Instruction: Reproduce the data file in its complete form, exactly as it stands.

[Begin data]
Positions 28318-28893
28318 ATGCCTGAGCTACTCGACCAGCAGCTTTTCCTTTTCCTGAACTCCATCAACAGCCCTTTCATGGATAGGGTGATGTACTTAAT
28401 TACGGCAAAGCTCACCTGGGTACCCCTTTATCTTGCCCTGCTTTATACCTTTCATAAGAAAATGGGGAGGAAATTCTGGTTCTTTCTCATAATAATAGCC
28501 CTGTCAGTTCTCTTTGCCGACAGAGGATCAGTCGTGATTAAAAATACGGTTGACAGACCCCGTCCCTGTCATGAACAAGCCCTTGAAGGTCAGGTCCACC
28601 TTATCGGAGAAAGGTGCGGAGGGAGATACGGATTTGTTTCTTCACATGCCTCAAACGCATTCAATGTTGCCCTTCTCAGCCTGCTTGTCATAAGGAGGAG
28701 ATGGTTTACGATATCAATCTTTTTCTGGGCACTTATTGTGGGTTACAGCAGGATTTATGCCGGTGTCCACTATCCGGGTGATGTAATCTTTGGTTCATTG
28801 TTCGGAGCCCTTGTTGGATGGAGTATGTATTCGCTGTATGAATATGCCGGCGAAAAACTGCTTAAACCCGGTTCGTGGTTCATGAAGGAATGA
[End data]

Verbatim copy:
Positions 28318-28893
28318 ATGCCTGAGCTACTCGACCAGCAGCTTTTCCTTTTCCTGAACTCCATCAACAGCCCTTTCATGGATAGGGTGATGTACTTAAT
28401 TACGGCAAAGCTCACCTGGGTACCCCTTTATCTTGCCCTGCTTTATACCTTTCATAAGAAAATGGGGAGGAAATTCTGGTTCTTTCTCATAATAATAGCC
28501 CTGTCAGTTCTCTTTGCCGACAGAGGATCAGTCGTGATTAAAAATACGGTTGACAGACCCCGTCCCTGTCATGAACAAGCCCTTGAAGGTCAGGTCCACC
28601 TTATCGGAGAAAGGTGCGGAGGGAGATACGGATTTGTTTCTTCACATGCCTCAAACGCATTCAATGTTGCCCTTCTCAGCCTGCTTGTCATAAGGAGGAG
28701 ATGGTTTACGATATCAATCTTTTTCTGGGCACTTATTGTGGGTTACAGCAGGATTTATGCCGGTGTCCACTATCCGGGTGATGTAATCTTTGGTTCATTG
28801 TTCGGAGCCCTTGTTGGATGGAGTATGTATTCGCTGTATGAATATGCCGGCGAAAAACTGCTTAAACCCGGTTCGTGGTTCATGAAGGAATGA